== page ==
English 35301

Spring 2018





LGBT Critical Perspectives


Professor Kevin Floyd



In this course’s title, “Critical Perspectives” is every bit as important as “LGBT”: the intended audience for this course is not exclusively those who identify with one of these four letters.  This course will question a number of commonly held notions about gender and sexuality: the notion, for example, that gender and sexuality are natural expressions of an inner self.  “Femininity,” “masculinity,” “lesbian,” “gay,” “bisexual,” “transgender” – and don’t forget “straight” – these are nothing if not ideas, and like all ideas, they have histories.  This course will emphasize the ways in which the meanings of these terms have evolved over time.  It will introduce students to the ways gender and sexuality have been defined and redefined in the West in the course of, roughly, the last century and a half.  We will also address the different ways gender and sexuality are understood and experienced among different racial and ethnic populations.  We will spend some time thinking about how these terms operate internationally.  And we will develop a “critical perspective” on the idea that sexuality is merely a private, personal matter.  We will explore ways in which sexuality is resolutely social even while it pretends not to be.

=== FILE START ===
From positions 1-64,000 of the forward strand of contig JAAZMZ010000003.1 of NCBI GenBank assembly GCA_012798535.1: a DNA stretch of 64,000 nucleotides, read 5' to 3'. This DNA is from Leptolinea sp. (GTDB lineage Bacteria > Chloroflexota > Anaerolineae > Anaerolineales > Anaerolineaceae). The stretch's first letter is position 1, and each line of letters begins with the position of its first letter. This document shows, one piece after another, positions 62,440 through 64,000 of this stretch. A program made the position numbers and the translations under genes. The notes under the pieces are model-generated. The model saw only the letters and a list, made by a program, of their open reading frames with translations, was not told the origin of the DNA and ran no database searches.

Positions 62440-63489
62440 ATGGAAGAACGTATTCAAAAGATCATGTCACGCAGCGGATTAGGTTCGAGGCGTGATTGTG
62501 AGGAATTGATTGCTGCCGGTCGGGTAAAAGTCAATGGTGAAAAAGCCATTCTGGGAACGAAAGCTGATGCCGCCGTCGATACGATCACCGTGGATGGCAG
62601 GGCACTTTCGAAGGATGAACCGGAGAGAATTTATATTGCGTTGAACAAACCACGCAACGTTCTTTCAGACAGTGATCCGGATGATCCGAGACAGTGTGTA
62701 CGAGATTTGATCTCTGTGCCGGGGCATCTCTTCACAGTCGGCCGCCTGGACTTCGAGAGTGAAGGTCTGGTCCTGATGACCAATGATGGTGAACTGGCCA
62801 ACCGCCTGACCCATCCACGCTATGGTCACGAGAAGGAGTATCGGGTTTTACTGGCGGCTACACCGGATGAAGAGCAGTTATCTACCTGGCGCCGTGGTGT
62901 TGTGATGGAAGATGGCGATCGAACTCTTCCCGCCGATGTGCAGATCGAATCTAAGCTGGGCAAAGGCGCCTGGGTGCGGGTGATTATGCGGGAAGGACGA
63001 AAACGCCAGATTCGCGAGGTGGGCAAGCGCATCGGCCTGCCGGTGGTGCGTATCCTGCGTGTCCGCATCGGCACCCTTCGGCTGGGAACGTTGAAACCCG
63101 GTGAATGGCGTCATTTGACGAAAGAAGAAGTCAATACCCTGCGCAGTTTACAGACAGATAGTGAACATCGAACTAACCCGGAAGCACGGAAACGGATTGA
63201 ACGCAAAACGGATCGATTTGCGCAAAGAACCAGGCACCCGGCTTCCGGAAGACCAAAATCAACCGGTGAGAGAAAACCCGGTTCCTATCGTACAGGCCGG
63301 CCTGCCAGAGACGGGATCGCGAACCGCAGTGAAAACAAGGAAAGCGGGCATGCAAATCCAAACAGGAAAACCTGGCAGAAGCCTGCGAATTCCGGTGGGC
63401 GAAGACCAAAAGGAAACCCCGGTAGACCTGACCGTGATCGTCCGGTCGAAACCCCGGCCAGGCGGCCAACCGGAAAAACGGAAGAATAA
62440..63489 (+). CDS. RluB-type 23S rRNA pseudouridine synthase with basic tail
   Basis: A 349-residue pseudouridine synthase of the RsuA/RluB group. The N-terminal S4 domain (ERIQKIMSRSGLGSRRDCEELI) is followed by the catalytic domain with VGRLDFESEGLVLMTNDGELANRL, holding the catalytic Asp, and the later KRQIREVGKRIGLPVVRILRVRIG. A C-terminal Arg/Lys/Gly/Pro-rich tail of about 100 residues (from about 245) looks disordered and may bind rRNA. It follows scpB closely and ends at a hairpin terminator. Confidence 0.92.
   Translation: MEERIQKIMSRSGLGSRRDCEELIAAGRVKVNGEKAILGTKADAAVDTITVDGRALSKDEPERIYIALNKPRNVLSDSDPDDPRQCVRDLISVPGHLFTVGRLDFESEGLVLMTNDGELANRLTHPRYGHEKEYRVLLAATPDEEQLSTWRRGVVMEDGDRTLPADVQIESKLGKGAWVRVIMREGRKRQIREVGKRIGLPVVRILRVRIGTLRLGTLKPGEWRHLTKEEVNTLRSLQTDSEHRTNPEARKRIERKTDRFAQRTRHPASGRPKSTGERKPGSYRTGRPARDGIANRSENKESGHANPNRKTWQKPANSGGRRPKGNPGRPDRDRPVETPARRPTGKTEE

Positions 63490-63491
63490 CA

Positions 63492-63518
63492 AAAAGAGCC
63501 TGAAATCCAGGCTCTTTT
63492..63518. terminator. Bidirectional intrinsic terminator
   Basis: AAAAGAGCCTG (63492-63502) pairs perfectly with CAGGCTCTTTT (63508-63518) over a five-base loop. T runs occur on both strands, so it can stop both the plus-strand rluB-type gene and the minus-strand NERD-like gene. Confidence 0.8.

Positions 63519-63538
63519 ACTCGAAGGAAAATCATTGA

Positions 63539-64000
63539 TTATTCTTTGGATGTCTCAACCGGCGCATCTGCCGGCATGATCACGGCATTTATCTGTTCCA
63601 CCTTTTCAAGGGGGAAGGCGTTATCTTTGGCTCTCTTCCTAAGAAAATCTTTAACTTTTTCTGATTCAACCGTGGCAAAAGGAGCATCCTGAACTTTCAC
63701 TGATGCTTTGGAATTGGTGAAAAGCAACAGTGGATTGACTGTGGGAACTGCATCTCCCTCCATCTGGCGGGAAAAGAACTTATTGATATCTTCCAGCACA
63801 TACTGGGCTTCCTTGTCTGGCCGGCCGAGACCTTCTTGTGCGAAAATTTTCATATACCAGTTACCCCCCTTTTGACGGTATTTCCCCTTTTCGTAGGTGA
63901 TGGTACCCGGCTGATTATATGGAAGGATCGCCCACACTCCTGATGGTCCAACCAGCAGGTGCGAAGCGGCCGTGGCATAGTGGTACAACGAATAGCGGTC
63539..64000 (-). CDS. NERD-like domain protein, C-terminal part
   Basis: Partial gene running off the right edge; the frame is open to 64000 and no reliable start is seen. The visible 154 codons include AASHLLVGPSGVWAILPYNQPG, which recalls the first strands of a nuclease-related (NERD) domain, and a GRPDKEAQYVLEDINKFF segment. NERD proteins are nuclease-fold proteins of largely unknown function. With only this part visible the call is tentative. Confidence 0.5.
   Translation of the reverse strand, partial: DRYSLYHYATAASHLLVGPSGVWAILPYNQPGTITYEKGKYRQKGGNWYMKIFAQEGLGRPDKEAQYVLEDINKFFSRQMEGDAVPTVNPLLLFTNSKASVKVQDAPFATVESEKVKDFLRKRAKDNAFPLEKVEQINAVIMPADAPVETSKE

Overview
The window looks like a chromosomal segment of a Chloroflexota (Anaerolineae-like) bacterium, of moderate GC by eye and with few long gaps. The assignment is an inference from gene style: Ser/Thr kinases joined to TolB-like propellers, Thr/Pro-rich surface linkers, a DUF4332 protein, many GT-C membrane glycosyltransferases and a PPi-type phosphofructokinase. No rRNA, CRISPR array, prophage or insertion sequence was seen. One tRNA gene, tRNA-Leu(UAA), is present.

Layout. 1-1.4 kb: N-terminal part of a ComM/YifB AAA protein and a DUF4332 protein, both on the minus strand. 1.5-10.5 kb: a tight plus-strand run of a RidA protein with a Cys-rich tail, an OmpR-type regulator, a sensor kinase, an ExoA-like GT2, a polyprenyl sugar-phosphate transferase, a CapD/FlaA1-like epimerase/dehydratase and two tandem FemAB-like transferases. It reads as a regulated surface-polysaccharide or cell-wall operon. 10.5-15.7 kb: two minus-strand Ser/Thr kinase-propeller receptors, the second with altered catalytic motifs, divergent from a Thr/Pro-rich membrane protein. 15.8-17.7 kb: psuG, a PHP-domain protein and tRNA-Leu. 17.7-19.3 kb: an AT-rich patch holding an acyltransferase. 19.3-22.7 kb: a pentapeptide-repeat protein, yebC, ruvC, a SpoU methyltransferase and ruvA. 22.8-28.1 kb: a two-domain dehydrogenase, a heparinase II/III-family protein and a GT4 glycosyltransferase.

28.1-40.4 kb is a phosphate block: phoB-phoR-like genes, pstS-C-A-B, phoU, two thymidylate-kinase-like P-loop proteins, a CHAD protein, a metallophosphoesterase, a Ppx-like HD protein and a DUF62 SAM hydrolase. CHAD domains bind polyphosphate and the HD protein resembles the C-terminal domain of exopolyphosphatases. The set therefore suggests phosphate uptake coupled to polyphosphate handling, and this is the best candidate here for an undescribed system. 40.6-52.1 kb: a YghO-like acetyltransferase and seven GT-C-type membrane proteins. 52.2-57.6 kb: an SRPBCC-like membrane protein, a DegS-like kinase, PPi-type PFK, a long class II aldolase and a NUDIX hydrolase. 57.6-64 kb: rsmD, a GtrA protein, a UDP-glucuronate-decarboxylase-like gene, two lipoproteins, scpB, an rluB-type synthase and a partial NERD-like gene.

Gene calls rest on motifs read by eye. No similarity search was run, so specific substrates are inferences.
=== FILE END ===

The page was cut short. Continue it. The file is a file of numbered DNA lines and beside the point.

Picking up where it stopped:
This course will be strongly interdisciplinary.  Most of the readings will be available in a course packet, and will likely include essays by influential thinkers about sexuality including Michel Foucault, Eve Sedgwick, Judith Butler, Joseph Massad, Sandy Stone, and Carroll Smith-Rosenberg.  In addition, we will read all or some of these required texts (the first of which is a work of speculative fiction):


Samuel R. Delany, Trouble on Triton (ISBN 978-0819562982)

Anne Fausto-Sterling, Sexing the Body: Gender Politics and the Construction of Sexuality      (ISBN 978-0465077144)

Dean Spade, Normal Life: Administrative Violence, Critical Trans Politics, and the Limits of Law         (ISBN 978-0822360407)


Grades will be based on an essay midterm, an essay final, one research paper, frequent informal writing in class, and participation in discussion.





Floyd                                                   TR 2:15-3:30                                       ENG 35301